Maybe it wasn't head-strong bicyclists who started that little dust-up on Dairyland Road between the two-wheelers and a DOT paving contractor. Maybe, Orange County bike rider Ivan Bachelder says, it was the contractor's fault.
As the Road Worrier reported today (see column with reader comments), DOT is repaving the rural Orange County road, extremely popular with bike riders, and adding 24-inch paved shoulders on both sides. There were alarms when the paving contractor pilot truck found itself meeting cyclists head-on.
DOT and others said cyclists ignored a flagger's request to stop, and decided to go rather than wait for the pilot truck.
But at least in some cases, Bachelder said by email, the pilot vehicle drove too fast and the cyclists fell behind. Then, when making a return trip, the pilot truck met the cyclists head-on:
Well, as you know, the pilot truck is responsible for leading vehicular traffic from one end of the construction zone to the other. The problem is that many bikers cannot keep up with the pilot truck, especially given the length of the construction zone (over ½ mile, up a hill in some cases). If the truck driver is not paying attention, he may not realize that there are bikers that still have not yet made it across the zone, and therefore start back with a line of cars in the other direction. In other words, it is not necessarily because the bikers are ignoring the flaggers.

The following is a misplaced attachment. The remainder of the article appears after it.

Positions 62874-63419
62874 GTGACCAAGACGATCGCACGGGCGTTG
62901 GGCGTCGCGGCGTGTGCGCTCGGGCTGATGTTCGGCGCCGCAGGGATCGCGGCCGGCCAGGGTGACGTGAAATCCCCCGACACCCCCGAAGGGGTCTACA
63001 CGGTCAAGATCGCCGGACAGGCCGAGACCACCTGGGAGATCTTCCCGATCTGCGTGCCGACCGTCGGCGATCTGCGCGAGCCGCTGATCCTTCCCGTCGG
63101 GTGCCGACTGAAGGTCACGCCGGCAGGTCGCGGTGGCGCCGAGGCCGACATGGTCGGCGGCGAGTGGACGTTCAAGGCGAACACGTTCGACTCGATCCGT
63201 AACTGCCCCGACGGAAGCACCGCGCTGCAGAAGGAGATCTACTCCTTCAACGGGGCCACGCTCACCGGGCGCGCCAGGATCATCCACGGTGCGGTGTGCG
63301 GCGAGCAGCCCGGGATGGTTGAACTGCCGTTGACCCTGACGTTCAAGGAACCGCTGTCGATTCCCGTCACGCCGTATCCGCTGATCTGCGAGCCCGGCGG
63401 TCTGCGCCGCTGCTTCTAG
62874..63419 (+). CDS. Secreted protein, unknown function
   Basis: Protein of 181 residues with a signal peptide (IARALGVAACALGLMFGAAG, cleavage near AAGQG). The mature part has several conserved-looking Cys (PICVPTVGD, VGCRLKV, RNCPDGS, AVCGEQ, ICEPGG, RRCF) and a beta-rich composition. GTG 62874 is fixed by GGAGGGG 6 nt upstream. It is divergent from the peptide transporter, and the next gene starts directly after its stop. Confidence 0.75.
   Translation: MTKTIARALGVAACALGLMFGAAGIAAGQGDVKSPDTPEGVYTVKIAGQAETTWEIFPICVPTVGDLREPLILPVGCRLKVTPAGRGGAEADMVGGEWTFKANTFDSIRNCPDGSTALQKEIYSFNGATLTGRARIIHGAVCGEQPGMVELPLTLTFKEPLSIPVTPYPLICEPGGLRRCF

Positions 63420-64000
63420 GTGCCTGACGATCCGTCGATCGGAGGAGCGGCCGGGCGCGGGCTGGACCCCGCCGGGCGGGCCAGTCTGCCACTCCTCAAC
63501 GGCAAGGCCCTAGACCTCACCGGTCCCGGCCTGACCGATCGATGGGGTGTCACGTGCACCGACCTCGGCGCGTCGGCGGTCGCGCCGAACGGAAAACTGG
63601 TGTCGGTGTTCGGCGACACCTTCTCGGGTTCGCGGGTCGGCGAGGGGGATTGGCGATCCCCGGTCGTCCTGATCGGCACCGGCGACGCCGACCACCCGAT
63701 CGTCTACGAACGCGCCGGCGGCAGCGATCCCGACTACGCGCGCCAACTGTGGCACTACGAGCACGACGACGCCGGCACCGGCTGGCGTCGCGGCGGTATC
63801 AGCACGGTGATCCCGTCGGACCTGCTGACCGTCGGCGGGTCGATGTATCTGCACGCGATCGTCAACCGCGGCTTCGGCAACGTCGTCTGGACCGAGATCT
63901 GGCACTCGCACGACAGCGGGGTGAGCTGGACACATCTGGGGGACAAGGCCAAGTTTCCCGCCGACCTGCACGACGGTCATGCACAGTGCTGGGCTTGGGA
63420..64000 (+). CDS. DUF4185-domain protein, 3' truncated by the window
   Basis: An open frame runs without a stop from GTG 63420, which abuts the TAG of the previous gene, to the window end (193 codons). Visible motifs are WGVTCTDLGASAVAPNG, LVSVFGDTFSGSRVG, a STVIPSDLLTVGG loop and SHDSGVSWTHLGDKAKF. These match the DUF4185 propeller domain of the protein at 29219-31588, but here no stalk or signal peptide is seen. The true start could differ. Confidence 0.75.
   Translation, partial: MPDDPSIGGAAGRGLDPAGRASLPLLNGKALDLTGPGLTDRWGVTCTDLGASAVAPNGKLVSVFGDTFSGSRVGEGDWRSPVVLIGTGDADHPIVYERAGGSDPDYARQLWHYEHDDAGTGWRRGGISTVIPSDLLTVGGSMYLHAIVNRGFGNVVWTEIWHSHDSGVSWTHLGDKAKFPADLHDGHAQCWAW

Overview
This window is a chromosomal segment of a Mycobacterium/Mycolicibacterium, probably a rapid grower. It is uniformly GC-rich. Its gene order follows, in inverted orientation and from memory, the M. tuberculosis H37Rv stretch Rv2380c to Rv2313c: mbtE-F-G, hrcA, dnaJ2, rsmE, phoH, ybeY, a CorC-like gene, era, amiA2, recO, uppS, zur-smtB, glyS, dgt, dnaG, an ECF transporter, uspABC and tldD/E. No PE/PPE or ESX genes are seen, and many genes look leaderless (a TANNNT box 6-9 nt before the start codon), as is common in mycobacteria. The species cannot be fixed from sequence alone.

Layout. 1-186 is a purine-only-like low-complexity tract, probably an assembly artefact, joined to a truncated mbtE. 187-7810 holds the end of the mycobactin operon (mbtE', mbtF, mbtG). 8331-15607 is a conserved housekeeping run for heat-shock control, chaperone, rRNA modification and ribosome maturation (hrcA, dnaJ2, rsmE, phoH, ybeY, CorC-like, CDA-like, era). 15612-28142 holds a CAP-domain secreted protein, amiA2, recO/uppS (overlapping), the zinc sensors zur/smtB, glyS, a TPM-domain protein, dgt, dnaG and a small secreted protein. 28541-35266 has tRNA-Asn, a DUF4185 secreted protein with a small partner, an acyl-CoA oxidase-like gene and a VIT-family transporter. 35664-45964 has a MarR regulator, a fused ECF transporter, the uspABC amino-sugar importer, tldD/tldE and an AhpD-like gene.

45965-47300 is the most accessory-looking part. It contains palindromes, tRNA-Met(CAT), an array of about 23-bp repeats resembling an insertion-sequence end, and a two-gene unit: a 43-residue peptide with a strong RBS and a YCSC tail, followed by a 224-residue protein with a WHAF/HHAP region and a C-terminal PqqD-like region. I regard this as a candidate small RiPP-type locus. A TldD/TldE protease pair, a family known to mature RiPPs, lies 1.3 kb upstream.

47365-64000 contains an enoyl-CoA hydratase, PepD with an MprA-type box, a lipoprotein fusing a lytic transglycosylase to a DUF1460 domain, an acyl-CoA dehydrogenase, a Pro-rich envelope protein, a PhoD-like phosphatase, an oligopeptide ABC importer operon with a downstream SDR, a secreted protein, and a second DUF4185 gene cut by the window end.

This is precisely what happened to us. We waited for almost 5 minutes when the flagger (who couldn’t speak English) told us to stop. We waited for the pilot truck, got in line behind the cars, fell behind, and then had to contend with the pilot truck and a line of 10 cars or so coming back in the other direction at us. We had to pull over to the side of the road and wait for them, and then also for all of the heavy paving trucks behind them. You can imagine our surprise and indignation that everyone in that line of vehicles gave us dirty looks as if we were in the wrong, when in fact we were doing exactly what we had been told.
The contractor, Riley Paving Co. of Carthage, posted signs telling cyclists to keep away from Dairyland Road until the paving work is finished.
DOT ordered the signs removed, reminded Riley that cyclists and cars have equal rights to share the road, and then issued a news release reminding everybody to be careful.
Maybe DOT should remind the pilot truck driver to keep those cyclists in his rear-view mirror.